The future fate of a building that once housed a nursing home on the corner of 111th Avenue and Thunderbird Boulevard has surrounding neighbors curious — and even some angry — as to what sort of business will eventually exist on the property.
Sun City residents living in the area of 111th Avenue and Thunderbird Boulevard vocally expressed their concern and angst about plans for the property during a recent meeting conducted by the property’s owners.
Zoning Attorney Adam Baugh and Trent Taylor, a representative of AR Global, the owner of the property on the southeast corner of 111th Avenue and Thunderbird Boulevard, discussed the future of the site with more than 100 residents Dec. 3. The meeting was held at the now-abandoned site, which once housed a specialty hospital.
They heard from a crowd that at times expressed frustration and anger. But Mr. Baugh promised this would not be the last of the community meetings.
“We are trying to work with neighbors and the community to get the best project possible,” he said. “We’ll have more meetings, a dozen or more if necessary, if we have a viable project.”
Mr. Taylor said AR Global purchased the property in 2013 with an existing lease in place.
Residents’ ire was drawn because a letter announcing the meeting was sent to a small number of residents near the property only a few days before the meeting. The letter also stated the owner had plans to create a behavioral health and treatment facility at the location.
“Most residents did not get notice of this meeting,” resident Chris Tracy stated in an email. “I only learned of it on Next Door!”
Mr. Baugh said notices were sent to all residents living within 300 feet of the property. He circulated a signup sheet at the meeting to gather all addresses for future notifications.
“We will increase the mailing distance if necessary,” he said.
Sharon Bartlett, a resident of Sun City Estates, which is near the property, said some neighbors were happy to see a facility to address behavioral issues was planned for the property. She added, however, that there are a lot of questions as to what type of facility will be built and what type of patients will be served.
“Is it for seniors or all ages? Patients from outside of our community? What type of behavior problems?” she stated in an email. “Personally, I do not feel this type of facility belongs in a senior community.”
The 4.64-acre site has been operated under various owners as a nursing home. The last operator abandoned the Sun City facility and a similar one in Mesa in 2016 without any notice to the owners. The property has remained vacant ever since.
During the Dec. 3 meeting, Mr. Baugh and Mr. Taylor said there are no current plans to locate any specific tenant on the property.
“We are not dealing with anyone yet,” Mr. Taylor said. “Our brokers have reached out to us with interested parties, but we are negotiating with anyone right now.”
Mr. Baugh said numerous behavioral health companies have expressed interest in the property.
“But we wanted to get neighbor input, and that’s why we are having this meeting,” he said.
The majority of concerns from residents at the meeting were about neighborhood security, echoed by Ms. Tracy in an email to the Independent the day before the event.
“What security will be in place? Are patients confined to the facility or permitted to walk the neighborhood?” she asked.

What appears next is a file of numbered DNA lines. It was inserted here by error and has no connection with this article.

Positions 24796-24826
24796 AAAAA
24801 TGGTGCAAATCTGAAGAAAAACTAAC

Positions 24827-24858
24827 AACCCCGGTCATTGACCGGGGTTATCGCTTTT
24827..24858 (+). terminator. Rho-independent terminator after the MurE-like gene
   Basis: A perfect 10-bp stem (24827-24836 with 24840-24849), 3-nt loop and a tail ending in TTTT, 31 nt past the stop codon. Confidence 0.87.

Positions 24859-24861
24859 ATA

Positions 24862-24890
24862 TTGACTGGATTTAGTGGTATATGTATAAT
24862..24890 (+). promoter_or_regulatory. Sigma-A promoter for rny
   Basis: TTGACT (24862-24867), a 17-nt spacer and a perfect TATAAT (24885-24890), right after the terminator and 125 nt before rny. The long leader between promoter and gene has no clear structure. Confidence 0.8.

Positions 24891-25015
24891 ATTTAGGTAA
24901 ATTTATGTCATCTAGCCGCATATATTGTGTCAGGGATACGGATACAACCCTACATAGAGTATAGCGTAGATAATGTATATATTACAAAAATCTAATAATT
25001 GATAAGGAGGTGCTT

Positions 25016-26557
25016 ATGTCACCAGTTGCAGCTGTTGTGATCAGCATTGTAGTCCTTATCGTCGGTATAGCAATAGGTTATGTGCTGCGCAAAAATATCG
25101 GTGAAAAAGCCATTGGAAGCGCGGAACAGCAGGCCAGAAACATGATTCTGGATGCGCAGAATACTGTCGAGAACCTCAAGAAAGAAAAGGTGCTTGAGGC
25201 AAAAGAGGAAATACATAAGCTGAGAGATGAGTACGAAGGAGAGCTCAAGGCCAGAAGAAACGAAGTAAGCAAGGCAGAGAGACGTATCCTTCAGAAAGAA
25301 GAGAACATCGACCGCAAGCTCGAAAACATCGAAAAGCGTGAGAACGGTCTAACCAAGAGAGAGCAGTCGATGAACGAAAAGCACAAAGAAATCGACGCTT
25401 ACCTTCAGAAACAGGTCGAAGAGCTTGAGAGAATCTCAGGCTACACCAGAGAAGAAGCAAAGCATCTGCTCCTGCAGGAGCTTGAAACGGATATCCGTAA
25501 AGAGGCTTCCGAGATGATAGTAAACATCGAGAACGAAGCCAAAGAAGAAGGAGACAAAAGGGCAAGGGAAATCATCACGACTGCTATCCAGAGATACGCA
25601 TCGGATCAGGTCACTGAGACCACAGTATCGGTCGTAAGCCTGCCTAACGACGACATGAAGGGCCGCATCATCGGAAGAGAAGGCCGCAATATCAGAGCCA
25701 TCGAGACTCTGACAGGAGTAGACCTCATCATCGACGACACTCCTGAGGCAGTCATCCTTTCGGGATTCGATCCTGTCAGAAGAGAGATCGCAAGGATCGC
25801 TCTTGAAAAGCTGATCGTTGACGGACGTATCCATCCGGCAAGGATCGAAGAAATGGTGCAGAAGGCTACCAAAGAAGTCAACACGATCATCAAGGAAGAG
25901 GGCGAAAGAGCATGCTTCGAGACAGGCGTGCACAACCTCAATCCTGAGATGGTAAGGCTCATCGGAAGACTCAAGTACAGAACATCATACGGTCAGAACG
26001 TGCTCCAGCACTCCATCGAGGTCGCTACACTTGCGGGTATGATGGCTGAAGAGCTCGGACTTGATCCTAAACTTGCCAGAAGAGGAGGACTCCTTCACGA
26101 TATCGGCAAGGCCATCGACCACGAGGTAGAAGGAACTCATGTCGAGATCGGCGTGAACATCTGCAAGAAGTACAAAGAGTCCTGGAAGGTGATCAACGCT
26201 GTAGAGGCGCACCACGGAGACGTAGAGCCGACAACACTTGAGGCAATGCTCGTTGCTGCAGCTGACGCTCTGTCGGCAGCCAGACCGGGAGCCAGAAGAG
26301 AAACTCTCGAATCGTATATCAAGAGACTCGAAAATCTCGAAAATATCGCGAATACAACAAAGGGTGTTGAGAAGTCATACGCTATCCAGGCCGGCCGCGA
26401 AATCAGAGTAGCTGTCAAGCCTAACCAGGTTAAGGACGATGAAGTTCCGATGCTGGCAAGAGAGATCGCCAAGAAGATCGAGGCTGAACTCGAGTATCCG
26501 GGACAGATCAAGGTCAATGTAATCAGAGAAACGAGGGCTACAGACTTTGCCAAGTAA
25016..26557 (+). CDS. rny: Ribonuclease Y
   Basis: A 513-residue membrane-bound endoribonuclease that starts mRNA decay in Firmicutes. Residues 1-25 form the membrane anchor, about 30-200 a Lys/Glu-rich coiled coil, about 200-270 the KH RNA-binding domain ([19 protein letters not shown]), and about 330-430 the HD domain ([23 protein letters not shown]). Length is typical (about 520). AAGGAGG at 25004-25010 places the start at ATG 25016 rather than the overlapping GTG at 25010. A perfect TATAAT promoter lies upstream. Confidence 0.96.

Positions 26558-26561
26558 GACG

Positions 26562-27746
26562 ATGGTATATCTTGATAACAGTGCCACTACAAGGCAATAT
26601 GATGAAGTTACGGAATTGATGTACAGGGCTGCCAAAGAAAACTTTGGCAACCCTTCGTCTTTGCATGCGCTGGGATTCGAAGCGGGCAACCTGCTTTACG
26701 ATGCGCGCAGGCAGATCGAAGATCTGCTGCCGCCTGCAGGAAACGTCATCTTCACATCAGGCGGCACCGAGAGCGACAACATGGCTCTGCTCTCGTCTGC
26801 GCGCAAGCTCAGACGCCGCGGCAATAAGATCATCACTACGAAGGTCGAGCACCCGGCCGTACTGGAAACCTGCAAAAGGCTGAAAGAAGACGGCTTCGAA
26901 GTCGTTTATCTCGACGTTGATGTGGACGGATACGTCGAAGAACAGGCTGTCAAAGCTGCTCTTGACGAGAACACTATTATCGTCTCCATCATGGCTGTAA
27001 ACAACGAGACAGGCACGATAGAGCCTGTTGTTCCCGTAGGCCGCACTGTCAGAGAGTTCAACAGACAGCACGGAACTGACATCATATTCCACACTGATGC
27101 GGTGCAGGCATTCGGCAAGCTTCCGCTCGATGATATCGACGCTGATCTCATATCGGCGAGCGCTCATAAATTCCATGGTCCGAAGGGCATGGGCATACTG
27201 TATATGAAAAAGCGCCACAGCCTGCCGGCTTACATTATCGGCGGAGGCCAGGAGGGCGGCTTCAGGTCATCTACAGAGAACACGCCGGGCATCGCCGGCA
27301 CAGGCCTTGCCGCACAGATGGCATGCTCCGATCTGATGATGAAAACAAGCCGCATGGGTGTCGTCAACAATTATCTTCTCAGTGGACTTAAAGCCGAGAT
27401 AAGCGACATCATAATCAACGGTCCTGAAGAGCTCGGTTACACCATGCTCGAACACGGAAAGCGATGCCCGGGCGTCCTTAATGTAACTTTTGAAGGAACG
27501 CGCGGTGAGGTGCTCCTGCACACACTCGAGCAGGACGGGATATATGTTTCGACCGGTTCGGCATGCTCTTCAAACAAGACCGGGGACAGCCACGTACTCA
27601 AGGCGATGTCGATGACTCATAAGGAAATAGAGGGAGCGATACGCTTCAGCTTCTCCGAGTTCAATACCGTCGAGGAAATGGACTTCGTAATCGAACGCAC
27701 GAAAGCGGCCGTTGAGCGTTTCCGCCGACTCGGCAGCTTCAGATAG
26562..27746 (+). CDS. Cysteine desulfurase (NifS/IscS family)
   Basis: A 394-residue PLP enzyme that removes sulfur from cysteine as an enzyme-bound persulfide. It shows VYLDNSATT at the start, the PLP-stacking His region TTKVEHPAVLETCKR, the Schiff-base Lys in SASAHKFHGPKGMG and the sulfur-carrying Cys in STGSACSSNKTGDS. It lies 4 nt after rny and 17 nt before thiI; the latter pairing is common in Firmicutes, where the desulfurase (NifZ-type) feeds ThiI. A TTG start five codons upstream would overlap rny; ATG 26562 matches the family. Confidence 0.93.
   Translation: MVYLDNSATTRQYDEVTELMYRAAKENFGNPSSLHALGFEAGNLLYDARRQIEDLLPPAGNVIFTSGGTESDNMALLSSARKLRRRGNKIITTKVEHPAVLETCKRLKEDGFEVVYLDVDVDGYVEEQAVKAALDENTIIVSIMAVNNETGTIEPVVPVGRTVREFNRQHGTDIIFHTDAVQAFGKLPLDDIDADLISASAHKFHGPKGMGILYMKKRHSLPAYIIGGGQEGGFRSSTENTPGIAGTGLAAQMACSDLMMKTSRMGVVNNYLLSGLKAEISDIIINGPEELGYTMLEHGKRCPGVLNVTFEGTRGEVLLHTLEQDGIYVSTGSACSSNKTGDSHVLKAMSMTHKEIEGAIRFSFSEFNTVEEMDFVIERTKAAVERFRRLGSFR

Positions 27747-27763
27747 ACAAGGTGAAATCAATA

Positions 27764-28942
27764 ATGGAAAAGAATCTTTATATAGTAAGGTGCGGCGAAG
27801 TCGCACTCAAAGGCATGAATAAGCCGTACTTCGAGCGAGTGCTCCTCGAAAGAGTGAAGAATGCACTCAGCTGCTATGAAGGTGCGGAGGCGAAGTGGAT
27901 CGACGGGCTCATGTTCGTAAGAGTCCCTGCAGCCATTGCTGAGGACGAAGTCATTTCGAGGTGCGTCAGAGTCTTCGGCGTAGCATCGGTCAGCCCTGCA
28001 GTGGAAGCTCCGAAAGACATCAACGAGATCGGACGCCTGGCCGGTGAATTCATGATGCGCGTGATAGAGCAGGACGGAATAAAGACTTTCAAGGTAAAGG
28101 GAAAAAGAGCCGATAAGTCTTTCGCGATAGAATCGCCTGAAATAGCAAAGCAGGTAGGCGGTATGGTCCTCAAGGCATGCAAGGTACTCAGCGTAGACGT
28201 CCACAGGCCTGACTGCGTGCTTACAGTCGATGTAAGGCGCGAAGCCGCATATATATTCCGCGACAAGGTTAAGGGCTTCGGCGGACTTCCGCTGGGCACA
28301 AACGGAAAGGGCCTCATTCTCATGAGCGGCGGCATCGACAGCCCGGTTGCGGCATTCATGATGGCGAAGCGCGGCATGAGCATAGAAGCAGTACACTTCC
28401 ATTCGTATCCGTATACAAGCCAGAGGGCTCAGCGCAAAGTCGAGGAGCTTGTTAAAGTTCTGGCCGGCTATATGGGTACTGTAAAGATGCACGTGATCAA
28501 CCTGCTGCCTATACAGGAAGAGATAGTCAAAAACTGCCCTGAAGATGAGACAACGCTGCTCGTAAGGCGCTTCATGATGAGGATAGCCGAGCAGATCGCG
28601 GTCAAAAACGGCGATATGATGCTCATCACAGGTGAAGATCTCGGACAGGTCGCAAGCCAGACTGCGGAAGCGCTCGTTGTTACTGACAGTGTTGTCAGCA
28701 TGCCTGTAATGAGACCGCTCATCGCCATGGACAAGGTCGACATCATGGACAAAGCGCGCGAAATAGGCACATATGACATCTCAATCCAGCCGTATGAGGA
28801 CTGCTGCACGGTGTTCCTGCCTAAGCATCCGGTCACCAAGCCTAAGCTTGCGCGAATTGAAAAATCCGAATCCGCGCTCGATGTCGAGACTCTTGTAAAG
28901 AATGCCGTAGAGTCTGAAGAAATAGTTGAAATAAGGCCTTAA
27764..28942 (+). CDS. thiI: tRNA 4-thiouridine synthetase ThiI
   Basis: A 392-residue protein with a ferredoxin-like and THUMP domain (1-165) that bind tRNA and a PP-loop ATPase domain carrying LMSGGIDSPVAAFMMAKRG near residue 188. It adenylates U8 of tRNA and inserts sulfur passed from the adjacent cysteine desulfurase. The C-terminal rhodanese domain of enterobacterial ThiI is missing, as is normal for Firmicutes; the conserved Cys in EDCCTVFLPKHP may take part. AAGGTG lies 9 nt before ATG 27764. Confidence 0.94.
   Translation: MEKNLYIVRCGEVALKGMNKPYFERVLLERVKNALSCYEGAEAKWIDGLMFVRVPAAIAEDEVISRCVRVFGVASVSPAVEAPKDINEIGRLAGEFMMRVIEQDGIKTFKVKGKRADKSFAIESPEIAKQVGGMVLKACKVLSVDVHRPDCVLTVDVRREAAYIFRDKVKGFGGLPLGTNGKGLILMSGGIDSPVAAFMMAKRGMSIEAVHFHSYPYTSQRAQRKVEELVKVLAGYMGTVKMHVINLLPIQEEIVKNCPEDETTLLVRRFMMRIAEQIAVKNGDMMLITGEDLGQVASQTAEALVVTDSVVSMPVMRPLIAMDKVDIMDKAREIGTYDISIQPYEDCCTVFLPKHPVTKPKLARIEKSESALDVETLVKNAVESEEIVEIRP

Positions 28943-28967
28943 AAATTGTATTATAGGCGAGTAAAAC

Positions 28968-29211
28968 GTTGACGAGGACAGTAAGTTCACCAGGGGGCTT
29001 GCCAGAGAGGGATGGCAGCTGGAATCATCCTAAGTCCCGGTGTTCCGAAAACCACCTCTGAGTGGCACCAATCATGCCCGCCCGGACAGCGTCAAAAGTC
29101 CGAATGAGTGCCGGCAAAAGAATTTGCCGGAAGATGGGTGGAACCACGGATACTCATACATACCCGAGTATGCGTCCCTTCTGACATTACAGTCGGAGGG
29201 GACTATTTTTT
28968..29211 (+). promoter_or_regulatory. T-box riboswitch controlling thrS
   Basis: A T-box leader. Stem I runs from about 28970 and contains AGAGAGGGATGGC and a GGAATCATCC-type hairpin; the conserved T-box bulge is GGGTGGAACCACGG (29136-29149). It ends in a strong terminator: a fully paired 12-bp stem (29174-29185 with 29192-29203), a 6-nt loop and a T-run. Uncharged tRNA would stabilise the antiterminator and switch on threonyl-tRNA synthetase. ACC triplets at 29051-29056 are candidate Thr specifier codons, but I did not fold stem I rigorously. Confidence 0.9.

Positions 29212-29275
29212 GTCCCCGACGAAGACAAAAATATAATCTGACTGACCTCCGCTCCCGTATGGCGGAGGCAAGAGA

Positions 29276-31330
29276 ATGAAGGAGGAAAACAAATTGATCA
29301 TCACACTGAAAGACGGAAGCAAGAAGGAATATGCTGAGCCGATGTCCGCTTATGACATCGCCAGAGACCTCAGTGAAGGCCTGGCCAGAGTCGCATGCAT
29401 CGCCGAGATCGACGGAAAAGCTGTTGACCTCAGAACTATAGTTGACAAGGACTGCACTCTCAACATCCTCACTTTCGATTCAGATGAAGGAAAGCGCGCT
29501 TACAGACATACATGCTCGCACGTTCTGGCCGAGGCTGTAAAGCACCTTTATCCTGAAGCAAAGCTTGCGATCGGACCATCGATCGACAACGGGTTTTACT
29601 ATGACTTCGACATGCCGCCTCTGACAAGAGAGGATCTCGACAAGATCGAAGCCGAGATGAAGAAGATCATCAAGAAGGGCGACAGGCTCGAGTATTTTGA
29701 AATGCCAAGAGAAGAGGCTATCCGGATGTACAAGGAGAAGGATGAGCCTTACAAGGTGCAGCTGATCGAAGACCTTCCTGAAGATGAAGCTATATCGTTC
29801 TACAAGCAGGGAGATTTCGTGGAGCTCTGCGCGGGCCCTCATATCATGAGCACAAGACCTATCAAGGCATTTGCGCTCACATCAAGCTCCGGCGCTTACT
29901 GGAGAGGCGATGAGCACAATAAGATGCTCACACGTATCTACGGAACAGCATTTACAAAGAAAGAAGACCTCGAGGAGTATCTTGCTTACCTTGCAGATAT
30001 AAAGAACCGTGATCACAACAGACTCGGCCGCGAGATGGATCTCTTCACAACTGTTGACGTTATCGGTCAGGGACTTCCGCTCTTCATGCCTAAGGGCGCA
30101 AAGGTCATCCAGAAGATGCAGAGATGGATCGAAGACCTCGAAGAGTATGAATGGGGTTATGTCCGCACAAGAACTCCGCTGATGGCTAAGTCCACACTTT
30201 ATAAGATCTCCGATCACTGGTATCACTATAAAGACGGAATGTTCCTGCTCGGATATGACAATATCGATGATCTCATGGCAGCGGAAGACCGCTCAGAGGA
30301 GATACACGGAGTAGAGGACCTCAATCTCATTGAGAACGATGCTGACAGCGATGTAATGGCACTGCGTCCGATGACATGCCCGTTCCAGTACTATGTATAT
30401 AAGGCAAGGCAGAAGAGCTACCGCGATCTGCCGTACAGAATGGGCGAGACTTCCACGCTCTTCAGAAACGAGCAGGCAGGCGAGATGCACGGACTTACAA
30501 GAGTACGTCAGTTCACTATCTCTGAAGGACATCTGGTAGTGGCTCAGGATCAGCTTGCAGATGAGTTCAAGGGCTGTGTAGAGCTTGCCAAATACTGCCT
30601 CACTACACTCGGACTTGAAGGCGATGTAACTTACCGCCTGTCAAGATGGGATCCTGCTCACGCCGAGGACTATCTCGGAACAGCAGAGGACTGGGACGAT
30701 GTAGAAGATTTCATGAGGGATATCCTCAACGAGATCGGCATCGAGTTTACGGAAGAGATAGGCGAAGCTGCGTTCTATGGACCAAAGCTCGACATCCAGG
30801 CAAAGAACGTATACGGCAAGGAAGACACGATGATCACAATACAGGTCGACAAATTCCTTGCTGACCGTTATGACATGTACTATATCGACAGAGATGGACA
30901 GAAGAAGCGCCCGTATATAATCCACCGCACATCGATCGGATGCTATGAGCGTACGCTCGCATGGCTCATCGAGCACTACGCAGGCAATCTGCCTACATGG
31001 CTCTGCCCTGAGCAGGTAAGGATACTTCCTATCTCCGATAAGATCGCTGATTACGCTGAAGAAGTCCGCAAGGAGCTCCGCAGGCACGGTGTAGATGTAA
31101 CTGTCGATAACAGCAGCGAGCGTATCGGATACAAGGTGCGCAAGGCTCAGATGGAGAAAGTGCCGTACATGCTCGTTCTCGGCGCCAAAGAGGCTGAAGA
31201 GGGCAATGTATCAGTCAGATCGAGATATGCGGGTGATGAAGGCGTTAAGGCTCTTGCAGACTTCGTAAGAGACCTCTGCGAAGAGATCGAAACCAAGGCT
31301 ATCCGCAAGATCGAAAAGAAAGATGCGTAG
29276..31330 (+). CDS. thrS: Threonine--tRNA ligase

Mr. Baugh said behavioral health and treatment encompasses a variety of things, including mental issues and drug abuse. He said BH and T facilities take patients volauntarily, not by court order, and are typically not lock-down facilities.
Some residents demanded Mr. Baugh and Mr. Taylor contact Recreation Centers of Sun City officials, insisting they needed to start there with their effort. RCSC, however, does not have jurisdiction over private commercial properties in the community, only its own recreation facilities.
Mr. Baugh said they have reached out to Sun City governing entities, first talking to Sun City Home Owners Association officials, who suggested they speak to Condo Owners Association of Sun City officials.
“The COA suggested we conduct a community meeting,” Mr. Baugh said.
Like RCSC, SCHOA and COA have no jurisdiction over private commercial properties in Sun City.
The property is zoned by Maricopa County as R-3, multi-family residential. It was able to be operated under a county special use permit allowing for nursing home use only. Mr. Baugh said a different SUP could be requested, but that would not happen unless there was a specific client committed to the site. An SUP request normally takes six months to go through the county’s process, but this effort could take up to one year, he added.
Residents at the Dec. 3 meeting suggested other uses for the property, including a restaurant, dollar-type store, multi-unit housing to be rented to community visitors or as a Hospice facility. Mr. Taylor said the building layout makes those options unworkable.
“The building is set up in pods surrounding nursing stations,” Mr. Baugh said. “The rooms are standard hospital rooms with a bed and corner restroom.”
He said brokers have reached out to memory care operators, but none have expressed an interest.
“There are three (memory care facilities) under construction nearby and the existing ones are only 79% full,” Mr. Baugh said.
Mr. Taylor said brokers have approached Hospice and other sources about the facility but found no interest.
Despite the hostile attitude of most residents at the Dec. 3 meeting, some thanked Mr. Baugh and Mr. Taylor for conducting the meeting and listening to their concerns.